The Classroom and the Homeroom
To support our guiding principles of wellbeing and inclusion, the Wells Free School will be distinctive with how children are grouped.
Children at TWFS will be affiliated to two main groups. Firstly a traditional age-defined classroom, and secondly a mixed-age homeroom.
As with all standard state primary schools, children at The Wells Free School will (on the whole) be grouped according to age, and assigned to a class teacher for the duration of an academic year.
Pupils will be allocated to classes on the basis of their date of birth. This is primarily to fit in with accepted practise, both when leading in from nursery, and when leading on to secondary school. However we are very aware of individual children’s varying developmental progression. We have therefore developed our timetable to be extremely flexible, allowing for different groupings according to specific need, ability or interest, in order to meet and extend each child’s full potential.
Morning and afternoon registration (homeroom time) will happen in mixed-age groupings, as well as some of the cross-curricular and child initiated sessions.
Vertical Homeroom Groupings will necessarily take a number of years to establish, as the school builds up to having full numbers. Initially we will work on a two-year rolling programme, ensuring that each homeroom grouping stays together with their tutor, unbroken for the duration of the two years. This pioneering process will be under continual review to ensure its ongoing success.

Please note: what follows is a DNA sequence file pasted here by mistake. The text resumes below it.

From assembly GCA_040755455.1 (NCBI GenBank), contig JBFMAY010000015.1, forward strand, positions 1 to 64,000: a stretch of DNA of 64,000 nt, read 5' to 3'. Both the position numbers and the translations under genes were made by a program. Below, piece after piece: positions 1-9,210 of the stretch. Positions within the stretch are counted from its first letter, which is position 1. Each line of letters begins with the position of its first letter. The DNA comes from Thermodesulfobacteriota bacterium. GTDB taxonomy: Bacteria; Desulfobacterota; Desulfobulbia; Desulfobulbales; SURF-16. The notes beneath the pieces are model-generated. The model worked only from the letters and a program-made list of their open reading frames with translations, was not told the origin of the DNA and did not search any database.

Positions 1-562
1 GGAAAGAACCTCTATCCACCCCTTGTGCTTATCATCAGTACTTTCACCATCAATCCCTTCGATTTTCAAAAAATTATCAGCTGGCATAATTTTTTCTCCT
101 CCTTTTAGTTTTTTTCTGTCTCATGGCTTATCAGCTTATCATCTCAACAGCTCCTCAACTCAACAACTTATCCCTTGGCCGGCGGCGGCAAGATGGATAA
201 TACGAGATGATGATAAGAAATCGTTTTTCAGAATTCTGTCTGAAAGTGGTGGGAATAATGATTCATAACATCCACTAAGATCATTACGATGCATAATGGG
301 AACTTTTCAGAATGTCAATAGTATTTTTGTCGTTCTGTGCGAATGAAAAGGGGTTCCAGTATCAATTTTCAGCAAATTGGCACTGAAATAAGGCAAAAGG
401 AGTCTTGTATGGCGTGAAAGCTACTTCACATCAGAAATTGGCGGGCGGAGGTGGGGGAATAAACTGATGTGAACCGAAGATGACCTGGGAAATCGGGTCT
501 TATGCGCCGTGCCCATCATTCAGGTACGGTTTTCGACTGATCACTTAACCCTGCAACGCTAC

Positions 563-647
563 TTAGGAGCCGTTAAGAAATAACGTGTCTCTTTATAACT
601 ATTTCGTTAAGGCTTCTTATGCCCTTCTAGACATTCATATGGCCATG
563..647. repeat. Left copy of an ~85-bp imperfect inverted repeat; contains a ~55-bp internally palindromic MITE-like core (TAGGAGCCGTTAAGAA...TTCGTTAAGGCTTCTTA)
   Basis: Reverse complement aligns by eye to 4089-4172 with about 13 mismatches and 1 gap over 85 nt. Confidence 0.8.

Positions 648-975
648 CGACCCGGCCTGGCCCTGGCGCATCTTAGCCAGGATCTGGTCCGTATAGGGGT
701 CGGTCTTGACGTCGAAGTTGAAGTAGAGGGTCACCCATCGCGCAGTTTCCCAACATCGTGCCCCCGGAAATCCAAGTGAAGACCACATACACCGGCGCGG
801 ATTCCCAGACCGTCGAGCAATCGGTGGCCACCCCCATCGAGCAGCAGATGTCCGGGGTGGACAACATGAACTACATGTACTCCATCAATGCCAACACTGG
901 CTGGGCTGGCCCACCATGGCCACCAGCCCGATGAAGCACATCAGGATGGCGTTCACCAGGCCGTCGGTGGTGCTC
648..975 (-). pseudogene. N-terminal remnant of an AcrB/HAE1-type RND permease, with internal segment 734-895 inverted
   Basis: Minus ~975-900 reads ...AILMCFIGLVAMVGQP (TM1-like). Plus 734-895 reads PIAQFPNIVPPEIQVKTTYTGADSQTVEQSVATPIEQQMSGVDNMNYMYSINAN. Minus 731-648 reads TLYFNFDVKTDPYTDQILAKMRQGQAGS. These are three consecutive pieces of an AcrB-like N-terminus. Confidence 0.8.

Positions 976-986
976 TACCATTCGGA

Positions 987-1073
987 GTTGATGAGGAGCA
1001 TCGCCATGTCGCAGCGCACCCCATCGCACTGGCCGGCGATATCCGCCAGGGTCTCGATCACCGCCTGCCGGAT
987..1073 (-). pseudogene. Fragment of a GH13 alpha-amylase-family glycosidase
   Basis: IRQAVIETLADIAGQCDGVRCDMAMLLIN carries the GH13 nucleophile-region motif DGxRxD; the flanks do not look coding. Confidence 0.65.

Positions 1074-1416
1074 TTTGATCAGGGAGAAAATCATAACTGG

The reasons for our vertical groupings are as follows:
- Encouraging children to get to know each other very well throughout the school.
- Enabling older children to have positions of responsibility, and roles within the class that promote a supporting, nurturing environment.
- Effective cognitive and social development through interacting with different aged children.
- Role-modelling excellent positive behaviour and expectations, by using the older children to teach the younger ones about self-responsibility etc.
- Encouraging a culture of hierarchy of authority, enabling older children to use appropriate powers of intervention where required.
- Promoting peer-support and a love of reading, as children share books with each other and read together.
- A strong emphasis on community and citizenship, supported by vertically grouped Homeroom time.
- Mixed-age classes where appropriate (removal of assumption that all children learn best in same-age cohort groupings).